userfriendlyscience (version 0.5-1)

normalityAssessment: normalityAssessment and samplingDistribution


normalityAssessment can be used to assess whether a variable and the sampling distribution of its mean have an approximately normal distribution.

samplingDistribution is a convenient wrapper for normalityAssessment that makes it easy to quickly generate a sample and sampling distribution from frequencies (or proportions).

dataShape computes the skewness and kurtosis.


normalityAssessment(sampleVector, samples = 10000, digits=2, samplingDistColor = "#2222CC", normalColor = "#00CC00", samplingDistLineSize = 2, normalLineSize = 1, xLabel.sampleDist = NULL, yLabel.sampleDist = NULL, xLabel.samplingDist = NULL, yLabel.samplingDist = NULL, sampleSizeOverride = TRUE) samplingDistribution(popValues = c(0, 1), popFrequencies = c(50, 50), sampleSize = NULL, sampleFromPop = FALSE, ...) dataShape(sampleVector, na.rm = TRUE, type = 2, digits = 2, conf.level = 0.95, plots = TRUE, xLabs = NA, yLabs = NA, qqCI = TRUE, labelOutliers = TRUE, sampleSizeOverride = NULL)


Numeric vector containing the sample data.
Number of samples to use when constructing sampling distribution.
Number of digits to use when printing results.
Color to use when drawing the sampling distribution.
Color to use when drawing the standard normal curve.
Size of the line used to draw the sampling distribution.
Size of the line used to draw the standard normal distribution.
Label of x axis of the distribution of the sample.
Label of y axis of the distribution of the sample.
Label of x axis of the sampling distribution.
Label of y axis of the sampling distribution.
xLabs, yLabs
The axis labels for the three plots (should be vectors of three elements; the first specifies the X or Y axis label for the rightmost plot (the histogram), the second for the middle plot (the QQ plot), and the third for the rightmost plot (the box plot).
The possible values (levels) of the relevant variable. For example, for a dichotomous variable, this can be "c(1:2)" (or "c(1, 2)"). Note that samplingDistribution is for manually specifying the frequency distribution (or proportions); if you have a vector with 'raw' data, just call normalityAssessment directly.
The frequencies corresponding to each value in popValues; must be in the same order! See the examples.
Size of the sample; the sum of the frequencies if not specified.
Whether to remove missing data first.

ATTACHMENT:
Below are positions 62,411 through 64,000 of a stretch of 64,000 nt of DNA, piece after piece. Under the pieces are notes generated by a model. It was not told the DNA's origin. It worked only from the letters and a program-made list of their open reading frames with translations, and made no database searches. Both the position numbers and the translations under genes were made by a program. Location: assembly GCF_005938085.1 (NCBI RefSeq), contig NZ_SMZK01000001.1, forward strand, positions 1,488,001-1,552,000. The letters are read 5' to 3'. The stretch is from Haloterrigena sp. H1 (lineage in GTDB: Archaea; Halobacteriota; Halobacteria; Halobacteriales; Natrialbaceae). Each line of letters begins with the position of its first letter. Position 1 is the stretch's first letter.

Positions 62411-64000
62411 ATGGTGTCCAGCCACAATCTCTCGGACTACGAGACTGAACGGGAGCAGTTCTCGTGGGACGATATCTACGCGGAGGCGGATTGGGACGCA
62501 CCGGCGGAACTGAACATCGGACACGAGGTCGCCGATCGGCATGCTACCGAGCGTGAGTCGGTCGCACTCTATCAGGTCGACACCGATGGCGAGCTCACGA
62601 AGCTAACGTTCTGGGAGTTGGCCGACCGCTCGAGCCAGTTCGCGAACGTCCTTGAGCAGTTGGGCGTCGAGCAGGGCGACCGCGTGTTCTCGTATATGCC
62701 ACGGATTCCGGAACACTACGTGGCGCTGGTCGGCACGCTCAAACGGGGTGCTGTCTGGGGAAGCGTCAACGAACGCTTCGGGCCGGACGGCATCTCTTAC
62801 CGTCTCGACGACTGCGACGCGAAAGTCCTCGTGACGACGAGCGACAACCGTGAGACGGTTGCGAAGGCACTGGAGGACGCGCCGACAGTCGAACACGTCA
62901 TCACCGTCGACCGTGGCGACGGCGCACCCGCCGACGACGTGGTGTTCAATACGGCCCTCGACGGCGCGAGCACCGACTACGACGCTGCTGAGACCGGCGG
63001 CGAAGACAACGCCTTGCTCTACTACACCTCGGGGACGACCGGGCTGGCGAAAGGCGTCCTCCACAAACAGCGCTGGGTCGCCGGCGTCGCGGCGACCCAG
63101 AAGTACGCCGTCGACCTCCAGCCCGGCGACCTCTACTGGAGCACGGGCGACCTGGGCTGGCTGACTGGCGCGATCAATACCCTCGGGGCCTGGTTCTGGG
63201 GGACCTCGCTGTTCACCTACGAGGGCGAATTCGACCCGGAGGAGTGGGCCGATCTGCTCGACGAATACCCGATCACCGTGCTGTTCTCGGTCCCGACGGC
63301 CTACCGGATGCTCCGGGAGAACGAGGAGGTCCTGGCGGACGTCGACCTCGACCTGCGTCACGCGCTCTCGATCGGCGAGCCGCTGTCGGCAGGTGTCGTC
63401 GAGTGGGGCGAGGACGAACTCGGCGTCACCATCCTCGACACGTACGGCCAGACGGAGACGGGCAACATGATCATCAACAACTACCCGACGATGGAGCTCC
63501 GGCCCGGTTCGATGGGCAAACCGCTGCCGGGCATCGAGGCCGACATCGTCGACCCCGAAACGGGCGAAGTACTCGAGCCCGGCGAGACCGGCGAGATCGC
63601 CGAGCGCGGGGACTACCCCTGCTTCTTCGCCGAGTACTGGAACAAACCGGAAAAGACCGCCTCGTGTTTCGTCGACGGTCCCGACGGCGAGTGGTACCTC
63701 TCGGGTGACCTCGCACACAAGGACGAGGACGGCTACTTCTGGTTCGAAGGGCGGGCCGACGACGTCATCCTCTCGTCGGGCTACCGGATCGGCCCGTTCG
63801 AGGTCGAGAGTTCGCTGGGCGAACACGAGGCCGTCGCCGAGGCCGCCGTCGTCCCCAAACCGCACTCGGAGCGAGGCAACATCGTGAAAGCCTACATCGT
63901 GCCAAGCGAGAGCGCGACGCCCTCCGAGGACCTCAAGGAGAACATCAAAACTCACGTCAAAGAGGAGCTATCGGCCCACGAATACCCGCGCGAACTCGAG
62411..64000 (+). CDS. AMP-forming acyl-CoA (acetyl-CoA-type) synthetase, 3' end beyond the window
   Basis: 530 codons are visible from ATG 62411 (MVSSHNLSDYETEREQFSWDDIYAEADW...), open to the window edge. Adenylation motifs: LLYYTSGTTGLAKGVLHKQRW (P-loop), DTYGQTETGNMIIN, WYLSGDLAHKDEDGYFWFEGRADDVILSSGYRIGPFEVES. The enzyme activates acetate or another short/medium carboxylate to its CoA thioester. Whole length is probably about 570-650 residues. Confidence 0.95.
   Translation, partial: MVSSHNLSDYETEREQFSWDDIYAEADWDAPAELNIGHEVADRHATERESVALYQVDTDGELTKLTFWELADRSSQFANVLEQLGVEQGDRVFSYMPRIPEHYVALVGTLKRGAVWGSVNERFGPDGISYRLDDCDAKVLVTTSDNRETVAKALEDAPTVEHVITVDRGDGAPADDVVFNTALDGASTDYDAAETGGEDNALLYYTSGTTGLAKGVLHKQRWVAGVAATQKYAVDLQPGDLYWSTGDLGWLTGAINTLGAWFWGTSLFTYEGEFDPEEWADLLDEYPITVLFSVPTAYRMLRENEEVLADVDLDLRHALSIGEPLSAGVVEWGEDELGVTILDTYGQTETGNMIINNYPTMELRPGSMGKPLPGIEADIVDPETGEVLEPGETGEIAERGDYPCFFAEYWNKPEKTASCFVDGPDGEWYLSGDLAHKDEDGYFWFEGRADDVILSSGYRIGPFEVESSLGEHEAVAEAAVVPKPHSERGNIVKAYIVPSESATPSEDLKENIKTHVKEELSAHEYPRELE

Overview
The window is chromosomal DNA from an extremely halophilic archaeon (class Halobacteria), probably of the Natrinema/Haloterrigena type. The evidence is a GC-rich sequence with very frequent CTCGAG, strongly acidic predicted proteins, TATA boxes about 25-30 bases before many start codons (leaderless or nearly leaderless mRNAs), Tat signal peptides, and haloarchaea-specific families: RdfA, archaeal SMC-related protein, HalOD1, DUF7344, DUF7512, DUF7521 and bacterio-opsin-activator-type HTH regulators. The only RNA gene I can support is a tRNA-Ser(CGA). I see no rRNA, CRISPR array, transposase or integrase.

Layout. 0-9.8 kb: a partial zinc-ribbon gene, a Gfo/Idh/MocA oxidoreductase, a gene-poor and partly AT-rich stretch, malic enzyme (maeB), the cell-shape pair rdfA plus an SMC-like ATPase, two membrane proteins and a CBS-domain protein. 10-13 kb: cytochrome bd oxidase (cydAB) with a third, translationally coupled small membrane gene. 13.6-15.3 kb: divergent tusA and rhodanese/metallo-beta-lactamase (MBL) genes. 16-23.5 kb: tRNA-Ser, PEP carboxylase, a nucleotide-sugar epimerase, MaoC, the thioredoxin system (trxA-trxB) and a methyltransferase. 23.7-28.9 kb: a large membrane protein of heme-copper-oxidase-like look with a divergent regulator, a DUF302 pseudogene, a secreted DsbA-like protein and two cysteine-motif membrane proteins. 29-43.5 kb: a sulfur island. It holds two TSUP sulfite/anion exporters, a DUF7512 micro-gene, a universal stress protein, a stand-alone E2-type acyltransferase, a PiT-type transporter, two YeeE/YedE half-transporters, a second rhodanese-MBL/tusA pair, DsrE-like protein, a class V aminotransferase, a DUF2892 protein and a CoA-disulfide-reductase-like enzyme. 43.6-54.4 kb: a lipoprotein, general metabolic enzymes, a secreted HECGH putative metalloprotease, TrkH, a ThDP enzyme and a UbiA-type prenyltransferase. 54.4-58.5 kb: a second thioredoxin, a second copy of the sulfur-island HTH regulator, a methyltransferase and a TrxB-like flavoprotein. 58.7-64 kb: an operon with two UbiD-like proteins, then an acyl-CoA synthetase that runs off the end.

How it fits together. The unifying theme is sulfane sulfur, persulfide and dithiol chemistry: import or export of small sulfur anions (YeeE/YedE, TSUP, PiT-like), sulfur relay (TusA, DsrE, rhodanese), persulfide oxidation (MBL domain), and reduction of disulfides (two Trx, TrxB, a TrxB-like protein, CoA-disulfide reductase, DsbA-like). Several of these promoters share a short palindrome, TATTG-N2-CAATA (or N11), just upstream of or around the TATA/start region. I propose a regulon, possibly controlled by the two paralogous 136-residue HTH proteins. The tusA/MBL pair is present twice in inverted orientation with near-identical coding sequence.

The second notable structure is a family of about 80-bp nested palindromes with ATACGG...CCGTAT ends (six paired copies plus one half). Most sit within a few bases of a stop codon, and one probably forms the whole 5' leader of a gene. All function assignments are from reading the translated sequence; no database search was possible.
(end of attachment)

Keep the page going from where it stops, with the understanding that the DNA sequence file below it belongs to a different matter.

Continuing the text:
Type of skewness and kurtosis to compute; either 1 (g1 and g2), 2 (G1 and G2), or 3 (b1 and b2). See Joanes & Gill (1998) for more information.
Confidence of confidence intervals.
Whether to display plots.
Whether to show the confidence interval for the QQ plot.
Whether to label outliers with their row number in the box plot.
If true, the sample vector is created by sampling from the population information specified; if false, rep() is used to generate the sample vector. Note that is proportions are supplied in popFrequencies, sampling from the population is necessary!
Whether to use the sample size of the sample as sample size for the sampling distribution, instead of the sampling distribution size. This makes sense, because otherwise, the sample size and thus sensitivity of the null hypothesis significance tests is a function of the number of samples used to generate the sampling distribution.
Anything else is passed on my sampingDistribution to normalityAssessment.


An object with several results, the most notably of which are:


normalityAssessment provides a number of normality tests and draws histograms of the sample data and the sampling distribution of the mean (most statistical tests assume the latter is normal, rather than the first; normality of the sample data guarantees normality of the sampling distribution of the mean, but if the sample size is sufficiently large, the sampling distribution of the mean is approximately normal even when the sample data are not normally distributed). Note that for the sampling distribution, the degrees of freedom are usually so huge that the normality tests, negligible deviations from normality will already result in very small p-values.

samplingDistribution makes it easy to quickly assess the distribution of a variables based on frequencies or proportions, and dataShape computes skewness and kurtosis.


Run this code
### Note: the 'not run' is simply because running takes a lot of time,
###       but these examples are all safe to run!
## Not run: 
# normalityAssessment(rnorm(35));
# ### Create a distribution of three possible values and
# ### show the sampling distribution for the mean
# popValues <- c(1, 2, 3);
# popFrequencies <- c(20, 50, 30);
# sampleSize <- 100;
# samplingDistribution(popValues = popValues,
#                      popFrequencies = popFrequencies,
#                      sampleSize = sampleSize);
# ### Create a very skewed distribution of ten possible values
# popValues <- c(1, 2, 3, 4, 5, 6, 7, 8, 9, 10);
# popFrequencies <- c(2, 4, 8, 6, 10, 15, 12, 200, 350, 400);
# samplingDistribution(popValues = popValues,
#                      popFrequencies = popFrequencies,
#                      sampleSize = sampleSize, digits=5);
# ## End(Not run)

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